by Steve Desroches
As technology and tastes continue to change at a rapid pace, so too do our habits. Much has been made about the decline of the movie going public to an actual theater as many chose to watch films from the comfort of their own homes. But at the same time the growth of the number of film festivals around the world continues to boom as film lovers seek a community of like-minded folks as well as top-notch, compelling cinema.
That thirst for film and appreciation for the art form is clearly present on Cape Cod and the Islands as festivals, film series, and screenings of all sorts continue to proliferate. Wellfleet Preservation Hall has become a leader in this effort and its film programming increasingly a hallmark of what the Outer Cape cultural and community center has to offer with such events as the Food on Film and Local Lens series, the Cape Cod Festival of Arab and Middle Eastern Cinema this May, the Woods Hole to Wellfleet series highlighting selections from the Falmouth village’s festival, and the ever popular Manhattan Short Film Festival each October. And it will continue to expand its cinematic offerings this month as it was chosen as the Massachusetts venue for the Middlebury New Filmmakers Festival: Best of the Fest New England Tour.
As the Vermont-based film festival enters its third year, it seeks, like many festivals, to expand its audience beyond festival attendees by seeking creative ways to increase their influence, name recognition, and audience. Wellfleet Preservation Hall managing director Vanessa Downing, a self-described film buff, was asked to serve on the jury for the film festival last August, and she in turn made a bid to host the Best of the Fest tour, which hits one location in each of the six New England states.
“On a personal level, it was really fun being on the jury and being part of the festival that way, and then to be able to bring it back to the Cape in this way,” says Downing. “That is really exciting. It’s a nice, little festival.”
As the name states, the festival is for new filmmakers who have made only one or two films. Retired Disney executive Lloyd Komesar, the producer of the film festival who divides his time between Los Angeles and Vermont, wanted to start a film festival to give new filmmakers a chance without having to compete with those that are more experienced with greater access to resources and contacts in the industry. And he chose Middlebury as the home as the college of the same name along with a robust local press with great arts coverage help to support the festival throughout the culturally engaged community. Plus, Komesar adds, Los Angeles hosts about 100 film festivals, and doesn’t really need any more.
In addition to focusing on new filmmakers, the confluence of technological changes that allow films to be made digitally, thus reducing the costs dramatically, give this festival a leg up in snagging new voices and viewpoints of those just on the “cusp of a career.” All of those moving parts of the changing landscape of filmmaking have resulted in diverse submissions in both content as well as in filmmaker background from around the world, with 320 in 2015 and 371 last year. This year submissions continue to arrive from nontraditional countries like Bangladesh and Nepal, as well as a co-production from France and South Korea. Two works by Israeli Druze filmmakers were received as well, representing this small religious and ethnic minority in Israel and giving proof of how a small film festival can bring the world to its audiences.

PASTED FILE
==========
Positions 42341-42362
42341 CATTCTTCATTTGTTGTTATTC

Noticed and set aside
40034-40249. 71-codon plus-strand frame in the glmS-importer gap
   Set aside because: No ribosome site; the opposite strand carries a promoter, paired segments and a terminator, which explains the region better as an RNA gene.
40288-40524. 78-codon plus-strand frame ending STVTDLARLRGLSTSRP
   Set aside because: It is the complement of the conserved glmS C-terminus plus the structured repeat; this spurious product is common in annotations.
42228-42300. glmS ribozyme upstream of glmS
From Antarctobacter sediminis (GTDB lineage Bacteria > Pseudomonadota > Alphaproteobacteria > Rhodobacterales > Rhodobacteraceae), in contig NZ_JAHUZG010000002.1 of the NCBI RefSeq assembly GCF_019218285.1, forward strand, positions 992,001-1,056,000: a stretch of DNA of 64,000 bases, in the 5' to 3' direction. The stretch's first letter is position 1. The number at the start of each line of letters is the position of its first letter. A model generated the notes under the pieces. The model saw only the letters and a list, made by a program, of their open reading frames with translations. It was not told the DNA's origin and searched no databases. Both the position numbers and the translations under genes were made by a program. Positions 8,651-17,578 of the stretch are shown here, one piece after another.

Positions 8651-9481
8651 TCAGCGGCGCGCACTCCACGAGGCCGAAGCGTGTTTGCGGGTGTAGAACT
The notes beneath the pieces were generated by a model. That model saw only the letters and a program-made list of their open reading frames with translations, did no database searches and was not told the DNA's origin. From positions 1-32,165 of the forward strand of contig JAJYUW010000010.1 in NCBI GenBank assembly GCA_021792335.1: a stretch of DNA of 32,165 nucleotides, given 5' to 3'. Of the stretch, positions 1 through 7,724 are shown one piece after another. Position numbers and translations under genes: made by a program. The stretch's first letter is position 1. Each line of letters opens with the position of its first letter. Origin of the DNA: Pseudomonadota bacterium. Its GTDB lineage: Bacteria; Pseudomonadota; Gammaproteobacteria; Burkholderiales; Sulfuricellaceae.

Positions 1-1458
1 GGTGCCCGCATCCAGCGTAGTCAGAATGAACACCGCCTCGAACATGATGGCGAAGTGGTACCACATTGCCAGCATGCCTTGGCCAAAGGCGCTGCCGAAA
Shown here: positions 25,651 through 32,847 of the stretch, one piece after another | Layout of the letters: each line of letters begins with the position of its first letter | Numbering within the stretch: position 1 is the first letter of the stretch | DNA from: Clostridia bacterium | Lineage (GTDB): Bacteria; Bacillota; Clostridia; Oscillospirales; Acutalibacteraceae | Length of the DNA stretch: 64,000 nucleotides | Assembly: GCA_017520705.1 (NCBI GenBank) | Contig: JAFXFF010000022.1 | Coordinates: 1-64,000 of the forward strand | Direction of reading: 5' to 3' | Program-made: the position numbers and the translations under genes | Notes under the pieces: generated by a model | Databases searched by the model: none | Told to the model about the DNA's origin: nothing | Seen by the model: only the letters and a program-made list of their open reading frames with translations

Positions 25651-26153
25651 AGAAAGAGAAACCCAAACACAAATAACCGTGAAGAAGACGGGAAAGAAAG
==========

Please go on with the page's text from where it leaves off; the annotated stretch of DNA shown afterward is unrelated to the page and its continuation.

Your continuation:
“There is no doubt that diversity of point of view is expanding,” says Komesar. “It’s opened up. The number of filmmakers that can make a film has really blossomed…Diversity is definitely increasing, including in where films are made and under what circumstances they are getting made.”
The nimbleness and agility as well as the opportunities provided by technology create an exciting new world of cinema, of which the Middlebury New Filmmakers Festival and Wellfleet Preservation Hall are excited to share with the Best of the Fest. In one day, six films will be shown over three screenings, the first being the short film The Best and Worst Days of George Morales’ Unnaturally Long Life, a comedy about two restaurant owners in East Los Angeles who achieved immortality through a magic chicken mole followed by the Australian feature length drama Broke, about a down on his luck rugby star in this exploration of Sydney working class life. The second screening features the short comedy Pony about a aging rock musician babysitting his 5-year-old niece, and the feature documentary The Guys Next Door, which follows a gay male couple and the surrogate mother of their two daughters and explores the modern definitions of a family. The final screening features the short documentary Phil’s Camino, which introduces viewers to a man living with Stage 4 cancer who has always dreamed of making the 500-mile spiritual pilgrimage on the Camino de Santiago in Spain followed by the feature length documentary Walk With Me: The Trials of Damon J. Keith about the controversial 94-year-old federal judge and his career.
“We look for films where you really feel the impact,” says Komesar. “Jay Craven [artistic director] often says he gets fatigued by films that are on the nose. They hit you right in the face. They’re overly predictable. We look for films that come at you from the side a bit. And I think that’s what we’ve found.”
The New England Tour of the Middlebury New Filmmakers Festival: Best of the Fest comes to Wellfleet Preservation Hall, 335 Main St. on Sunday, April 23. Screenings are as follows: The Best and Worst Days of George Morales’ Unnaturally Long Life and Broke at noon; Pony and The Guys Next Door at 3 p.m.; Phil’s Camino and Walk With Me: The Trials of Damon J. Keith at 5:30 p.m. For tickets ($12) and information, go to the box office, call 508.349.1800, or visit wellfleetpreservationhall.org.